UPDATE: but by the way, some establishment types remain cynical about what Obama is proposing--see for example Howard Fineman, of Newsweek:

"The president is vowing to reform and vastly expand health care, to renew education, to remake the energy and auto industries, and to save the banking system. Oh, and let’s not forget: to end the recession. He’s going to do all this and, at the same time, cut the deficit in half by 2013. He says, his budget will be a new model of candid “transparency” – unlike all of those fiction-filled budgets of the past. I don’t think I’m being unduly cynical to wonder if it’s possible."

And the editors of National Review make a good point--let's applaud the president for the conservative promises he made in this speech, and hold him to them:

"We would wager that President Obama’s speech will go over well. Much of it sounded good to us. The president says that he does not believe in big government and, indeed, wants to abolish ineffective government programs. He seeks to avoid as much as possible bailing out irresponsible homeowners, bankers, and automakers. He promises to stand up against protectionism. He claims that nobody making less than $250,000 a year will pay a single dime more in taxes. He favors tax-free universal savings accounts for retirement. He is, judging from the speech, uninterested in promoting social liberalism. And even where we disagreed with what he said, he usually made a cogent, reasonable-sounding case for his position."

Biden's words

Vice-President Joe Biden today said, concerning the "stimulus" package:

"Vice President Joe Biden said Wednesday that the Obama administration's stimulus program is designed to "drop-kick" the economy out of its deep recession, declaring he is determined to ensure the $787 billion "gets out the door quickly and wisely."

Ah. So this package will "drop kick" us out of the recession, eh?
If and when this doesn't work, however, something tells me these are words Republicans and conservatives can use against the Obama administration. Keep them in mind. They may come in handy later.

Tuesday, February 24, 2009

Worrying about the "stimulus" package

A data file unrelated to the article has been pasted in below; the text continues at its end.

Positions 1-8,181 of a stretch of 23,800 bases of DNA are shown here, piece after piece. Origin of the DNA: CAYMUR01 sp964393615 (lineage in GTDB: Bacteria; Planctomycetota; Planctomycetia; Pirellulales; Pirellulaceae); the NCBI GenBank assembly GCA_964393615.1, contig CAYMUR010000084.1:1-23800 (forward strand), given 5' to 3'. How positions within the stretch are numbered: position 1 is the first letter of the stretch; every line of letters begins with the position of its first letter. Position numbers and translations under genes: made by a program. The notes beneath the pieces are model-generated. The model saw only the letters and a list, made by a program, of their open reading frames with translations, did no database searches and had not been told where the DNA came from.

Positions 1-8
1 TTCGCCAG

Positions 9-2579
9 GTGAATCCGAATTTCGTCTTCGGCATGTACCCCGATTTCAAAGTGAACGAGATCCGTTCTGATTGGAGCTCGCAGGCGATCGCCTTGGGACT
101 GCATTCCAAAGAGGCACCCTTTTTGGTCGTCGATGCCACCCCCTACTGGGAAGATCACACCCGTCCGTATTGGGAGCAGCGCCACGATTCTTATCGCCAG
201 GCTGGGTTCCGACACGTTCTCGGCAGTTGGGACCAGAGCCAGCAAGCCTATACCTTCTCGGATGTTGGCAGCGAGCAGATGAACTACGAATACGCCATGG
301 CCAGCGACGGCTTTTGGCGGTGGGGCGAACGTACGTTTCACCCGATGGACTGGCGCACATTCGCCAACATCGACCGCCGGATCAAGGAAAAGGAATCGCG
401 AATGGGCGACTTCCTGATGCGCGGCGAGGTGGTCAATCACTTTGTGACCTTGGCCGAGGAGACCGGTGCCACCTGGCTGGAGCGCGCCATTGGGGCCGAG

The NY Times' David Brooks gives sound conservative reasons for concern over Obama and his "stimulus" bill:

"Readers of this column know that I am a great admirer of Barack Obama and those around him. And yet the gap between my epistemological modesty and their liberal worldviews has been evident over the past few weeks. The people in the administration are surrounded by a galaxy of unknowns, and yet they see this economic crisis as an opportunity to expand their reach, to take bigger risks and, as Obama said on Saturday, to tackle every major problem at once. President Obama has concentrated enormous power on a few aides in the West Wing of the White House. These aides are unrolling a rapid string of plans: to create three million jobs, to redesign the health care system, to save the auto industry, to revive the housing industry, to reinvent the energy sector, to revitalize the banks, to reform the schools — and to do it all while cutting the deficit in half. If ever this kind of domestic revolution were possible, this is the time and these are the people to do it. The crisis demands a large response. The people around Obama are smart and sober. Their plans are bold but seem supple and chastened by a realistic sensibility. Yet they set off my Burkean alarm bells. I fear that in trying to do everything at once, they will do nothing well. I fear that we have a group of people who haven’t even learned to use their new phone system trying to redesign half the U.S. economy. I fear they are going to try to undertake the biggest administrative challenge in American history while refusing to hire the people who can help the most: agency veterans who are registered lobbyists. I worry that we’re operating far beyond our economic knowledge."

And this from someone who is, as he wrote, fairly positive concerning Obama.
Are moderate GOP governors like Charlie Crist listening?

The latest poll findings

They seem, on the surface, to be good news for the Obama administration:

"Large majorities of Americans support President Barack Obama's plans to revive the economy and his efforts to work across party lines, according to a pair of public opinion polls released Monday. One month into his presidency, a Washington Post-ABC News poll found 68 percent of Americans approve of Obama's job performance. Sixty-four percent of respondents supported the administration's $787 billion economic stimulus package and the same percentage backed his proposal to prevent housing foreclosures, the Washington Post reported."

Okay. But think about this a bit more deeply. 1] This shouldn't surprise us. When something is going wrong, when the economy hits a snag, many people love the idea of action--don't just stand there, do something. Obama's "stimulus" plan appears to be doing something, and so many Americans, without really understanding everything that was in that bill, naturally will nod their heads and say "let's try it." This is something Franklin D. Roosevelt understood well, and is why he, in his first inaugural address with the nation mired deep in the Depression, said that his administration promised "action--and action now." I suspect Democrats haven't forgotten that.